Bell sues former Police Chief Randy Adams
The scandal-plagued city says he owes it hundreds of thousands of dollars, alleging he looked the other way when confronted with evidence of corruption.
By Jeff Gottlieb
When he was Bell's police chief, Randy Adams was one of the highest-paid cops in the nation. Now the city wants it all back. After years of scandal that has left the city on the cusp of insolvency, Bell filed suit Tuesday, saying Adams owes his former employer hundreds of thousands of dollars.
Bell, a working-class city that paid outsized salaries to its top administrators, said Adams must repay the city his entire $457,000 annual salary and a portion of the $20 million the city estimates it lost as a result of a corruption scandal that led to the arrests of eight former civic leaders.
The lawsuit can be read as a pointed response to one the former police chief filed against Bell last month for severance pay. He previously sued the city for legal costs that he spent defending himself against a state attorney general suit that accused him and others of plotting to enrich themselves at city expense. The state suit has since been dismissed.
"A lot of people say, 'Why aren't you going after Randy Adams?' That has been answered today," said Anthony Taylor, an attorney for Bell.
The lawsuit alleges that Adams looked the other way when confronted with evidence of corruption in the small Los Angeles County city.
"All it would have taken was one person in authority to blow the whistle," City Manager Doug Willmore said. "Randy Adams could have been that one person. He wasn't. He made his choices, and now it's time to pay the price."
The suit signals a more aggressive stance by the city in going after its former leaders. Although Adams is not among those charged with corruption, his contract as police chief weighs heavily in some of the criminal counts. Former City Administrator Robert Rizzo and Assistant Administrator Angela Spaccia are accused of trying to hide the amount of his salary by dividing it into two contracts.
The indictment also alleges that Spaccia and Rizzo hid an agreement that allowed Adams to retire with a disability pension, which would have allowed him to avoid paying taxes on half his pension. He is now among the top public pensioners in California.
"The public should know that the city of Bell will no longer be a cash cow for individuals like Randy Adams," said Mayor Ali Saleh, who was elected after the entire City Council resigned or was recalled.
The suit also asks that Adams be forced to pay the city's costs to settle a whistle-blower lawsuit brought by Bell police Sgt. James Corcoran. Corcoran went to Adams with allegations of voter fraud, unlawful vehicle seizures, illegal selling of building permits and two instances of sexual harassment involving Rizzo. According to the lawsuit, Adams became upset when Corcoran told him he had taken the information to the FBI.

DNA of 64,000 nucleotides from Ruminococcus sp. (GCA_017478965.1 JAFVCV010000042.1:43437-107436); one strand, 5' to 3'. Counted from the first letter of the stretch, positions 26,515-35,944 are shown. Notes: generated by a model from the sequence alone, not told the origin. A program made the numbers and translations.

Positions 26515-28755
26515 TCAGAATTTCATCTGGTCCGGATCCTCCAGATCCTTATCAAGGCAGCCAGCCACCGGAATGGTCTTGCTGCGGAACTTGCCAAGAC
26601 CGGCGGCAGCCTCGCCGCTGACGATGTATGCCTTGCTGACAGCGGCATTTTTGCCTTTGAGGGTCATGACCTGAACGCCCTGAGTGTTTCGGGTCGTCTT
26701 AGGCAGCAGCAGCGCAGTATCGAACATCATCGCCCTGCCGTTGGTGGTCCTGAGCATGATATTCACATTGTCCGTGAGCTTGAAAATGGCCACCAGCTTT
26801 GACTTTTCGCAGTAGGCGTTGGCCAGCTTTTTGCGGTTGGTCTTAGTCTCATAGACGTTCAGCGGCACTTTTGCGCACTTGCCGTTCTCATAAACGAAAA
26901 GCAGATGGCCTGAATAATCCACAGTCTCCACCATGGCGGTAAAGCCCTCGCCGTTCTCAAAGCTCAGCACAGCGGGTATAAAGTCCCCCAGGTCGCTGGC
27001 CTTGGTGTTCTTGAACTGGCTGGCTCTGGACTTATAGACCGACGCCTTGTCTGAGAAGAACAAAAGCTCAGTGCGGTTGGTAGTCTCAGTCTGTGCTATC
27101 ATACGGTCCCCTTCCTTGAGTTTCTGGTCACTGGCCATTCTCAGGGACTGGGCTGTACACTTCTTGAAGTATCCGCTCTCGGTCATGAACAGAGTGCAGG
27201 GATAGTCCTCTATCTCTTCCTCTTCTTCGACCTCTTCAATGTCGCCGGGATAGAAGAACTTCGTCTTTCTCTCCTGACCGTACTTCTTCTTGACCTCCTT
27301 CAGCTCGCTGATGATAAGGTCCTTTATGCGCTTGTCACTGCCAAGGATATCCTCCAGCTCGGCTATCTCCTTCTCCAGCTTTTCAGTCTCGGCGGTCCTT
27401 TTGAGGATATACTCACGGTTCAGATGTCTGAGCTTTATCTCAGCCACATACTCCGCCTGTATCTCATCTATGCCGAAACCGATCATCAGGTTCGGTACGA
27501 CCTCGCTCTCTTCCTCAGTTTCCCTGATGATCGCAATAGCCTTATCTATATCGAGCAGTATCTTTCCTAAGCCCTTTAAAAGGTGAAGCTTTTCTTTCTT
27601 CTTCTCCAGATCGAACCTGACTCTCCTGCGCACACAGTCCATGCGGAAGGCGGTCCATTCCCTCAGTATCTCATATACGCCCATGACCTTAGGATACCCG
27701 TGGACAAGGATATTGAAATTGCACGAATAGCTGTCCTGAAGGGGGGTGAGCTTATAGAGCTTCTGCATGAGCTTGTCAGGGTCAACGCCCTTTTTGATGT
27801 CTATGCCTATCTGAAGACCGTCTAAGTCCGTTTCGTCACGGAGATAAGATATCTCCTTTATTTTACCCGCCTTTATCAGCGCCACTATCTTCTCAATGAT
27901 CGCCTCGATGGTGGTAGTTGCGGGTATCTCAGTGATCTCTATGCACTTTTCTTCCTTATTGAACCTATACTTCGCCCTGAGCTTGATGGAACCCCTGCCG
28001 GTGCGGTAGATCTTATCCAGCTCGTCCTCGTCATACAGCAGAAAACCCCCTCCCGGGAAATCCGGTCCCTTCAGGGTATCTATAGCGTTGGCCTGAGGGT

Adams demoted Corcoran, placed him on administrative leave and started an investigation for insubordination.
After he was told he would be fired, according to the suit, Corcoran retired and sued the city. He recently settled for $400,000 and won back his job on the police force.
Sana Swe, Adams' attorney, said the allegations in the lawsuit were not new. The council, she said, "certainly knew he was there" and the city "gave him a gun, gave him a badge, gave him a uniform."
As far as returning the money, she asked, "He was supposed to work for free?"
Adams started the Bell job in July 2009, shortly after retiring as Glendale's chief. His Bell salary was about twice what he had been making and 50% more than the Los Angeles police chief earned at the time. He stepped down in 2010.
The lawsuit charges that Adams' contract was invalid because the City Council never approved it.
Besides Rizzo and Spaccia, six former Bell council members have been charged with corruption.
The judge presiding over the Bell criminal cases wondered aloud why Adams had not been charged. "I don't know why he is not a defendant in this case," Los Angeles County Superior Court Judge Kathleen Kennedy said at a hearing.
The city's lawsuit calls Adams' conduct "malicious, oppressive and/or fraudulent," and refers to the money he earned and the costs the city absorbed as essentially being "stolen" from the city.
Photo by: Liz O. Baylen